Tag Archives: Software testing

Testing a simple web app in Mule with JUnit

A simple JUnit test for when you just can’t remember the Mule JUnit testing syntax 😉

Mule flow
A Mule flow that takes a username as input and concatenates it with a “Hello”. The request is done by a GET call:

Flow code

       doc:name="HTTP Listener Configuration">
           value="#['Hello '+message.inboundProperties.'http.query.params'.username]" 
           doc:name="Set Payload">

Java test code:

import org.junit.Test;
import org.mule.DefaultMuleMessage;
import org.mule.api.MuleMessage;
import org.mule.api.client.MuleClient;
import org.mule.tck.junit4.FunctionalTestCase;

import junit.framework.Assert;

public class MyTests extends FunctionalTestCase {
	public void testMyFlow() throws Exception {
        // Get the Mule Context
		MuleClient muleClient = muleContext.getClient();
        // Create an empty test Mule message
		DefaultMuleMessage message = 
                        new DefaultMuleMessage(null, muleContext);
        // Make a call to the tested web service
		MuleMessage responseMessage = muleClient.send(
        // Get response as a string
		String responsePayload = responseMessage.getPayloadAsString();
        // Assert response
		Assert.assertEquals("Hello Niklas", responsePayload);
	protected String[] getConfigFiles() {
         // Path to the Mule configuration file that is being tested
		return new String[]{"src/main/app/helloworld.xml"};


Tested on OSX 10.15.7, Mule 3.9.4, and JUnit 4.13

Mock a dependency in system under test in a Spring Boot application with Mockito

System under test class example:

import my.special.sclient

class App {
  Sclient sclient = getNewSclient();
  public String methodA(String input) { 
    return sclient.getValue(input);

  protected Sclient getNewSclient() {
    return new Sclient();

Test class example:

import org.mockito.InjectMocks;
import org.mockito.Spy;
import org.mockito.Mock;
import org.mockito.MockitoAnnotations;

import org.testng.annotations.BeforeMethod;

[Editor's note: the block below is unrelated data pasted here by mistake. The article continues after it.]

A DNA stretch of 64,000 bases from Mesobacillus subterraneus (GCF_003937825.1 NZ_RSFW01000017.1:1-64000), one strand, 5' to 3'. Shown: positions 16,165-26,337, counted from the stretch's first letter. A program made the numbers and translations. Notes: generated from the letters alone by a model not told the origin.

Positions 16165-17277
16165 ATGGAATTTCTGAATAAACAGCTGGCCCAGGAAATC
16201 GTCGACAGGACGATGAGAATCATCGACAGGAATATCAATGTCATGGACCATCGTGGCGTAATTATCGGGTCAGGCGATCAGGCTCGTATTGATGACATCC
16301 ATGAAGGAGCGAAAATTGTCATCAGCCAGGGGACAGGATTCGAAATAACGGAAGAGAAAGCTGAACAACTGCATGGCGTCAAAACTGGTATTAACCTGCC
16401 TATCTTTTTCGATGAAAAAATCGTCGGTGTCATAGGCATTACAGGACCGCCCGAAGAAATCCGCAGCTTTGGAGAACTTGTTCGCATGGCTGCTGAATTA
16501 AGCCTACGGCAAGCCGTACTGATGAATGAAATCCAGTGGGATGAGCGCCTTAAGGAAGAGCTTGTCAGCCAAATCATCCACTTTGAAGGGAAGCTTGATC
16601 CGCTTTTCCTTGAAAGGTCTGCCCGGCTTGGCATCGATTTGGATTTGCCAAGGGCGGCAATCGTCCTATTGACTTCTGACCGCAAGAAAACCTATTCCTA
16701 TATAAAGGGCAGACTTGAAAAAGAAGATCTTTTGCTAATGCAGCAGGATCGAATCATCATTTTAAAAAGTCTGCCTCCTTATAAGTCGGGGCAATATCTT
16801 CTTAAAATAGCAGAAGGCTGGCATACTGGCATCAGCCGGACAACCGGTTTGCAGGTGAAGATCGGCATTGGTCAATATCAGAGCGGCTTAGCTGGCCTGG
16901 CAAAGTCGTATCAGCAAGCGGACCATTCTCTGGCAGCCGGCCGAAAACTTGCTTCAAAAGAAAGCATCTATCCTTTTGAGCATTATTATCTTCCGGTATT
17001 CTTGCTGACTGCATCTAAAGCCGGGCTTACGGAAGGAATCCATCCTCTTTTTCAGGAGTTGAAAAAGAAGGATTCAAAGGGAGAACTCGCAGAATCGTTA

import org.testng.annotations.Test;

class Test {
  private App sut;

  Sclient mockClient;

  public void setUp() {

  public void myTest() {
    String value = sut.getValue("bar");
    assertThat(value, is("foo"));

So, how does this work? I will try to explain below:

1. First we need to be able to intercept the ‘sclient’ in the App class. This is done by simply creating a ‘getNewSclient()’ function and then mock it in the Test class so that we instead can use a mocked version of it.

2. Next we need to setup our test class. Here we need both a @Spy and @InjectMocks on the App object. We also need a mocked instance of the ‘sclient’ we are going to use

3. Now we need to set upp the desired behaviour of our mocked ‘sclient’. We set it so that if you input “bar” you should get “foo” back

4. Done!

Tested on Java v1.8.0_252, Mockito v3.3.3, TestNG v6.11 and Spring Boot v2.2.4

Read the application log when testing your Spring application

From time to time I need to check so that a function correctly logs error messages to the application log. Here is one solution using Logback in a Spring application

import ch.qos.logback.classic.Logger;
import ch.qos.logback.classic.spi.LoggingEvent;
import ch.qos.logback.core.Appender;

import org.mockito.ArgumentMatcher;

import org.slf4j.LoggerFactory;

import static org.mockito.Mockito.mock;
import static org.mockito.Mockito.verify;

public void shouldWriteErrorMessageToLog() {
  Logger l = (Logger) LoggerFactory.getLogger(Logger.ROOT_LOGGER_NAME);
  Appender mockAppender = mock(Appender.class);

   * Call function that is expected to write to the application log

  verify(mockAppender).doAppend(argThat(new ArgumentMatcher() {
    public boolean matches(final Object argument) {
      return ((LoggingEvent)argument).getMessage().contains("FooBar");

Tested with Spring Boot v2.2.4 and TestNG v6.11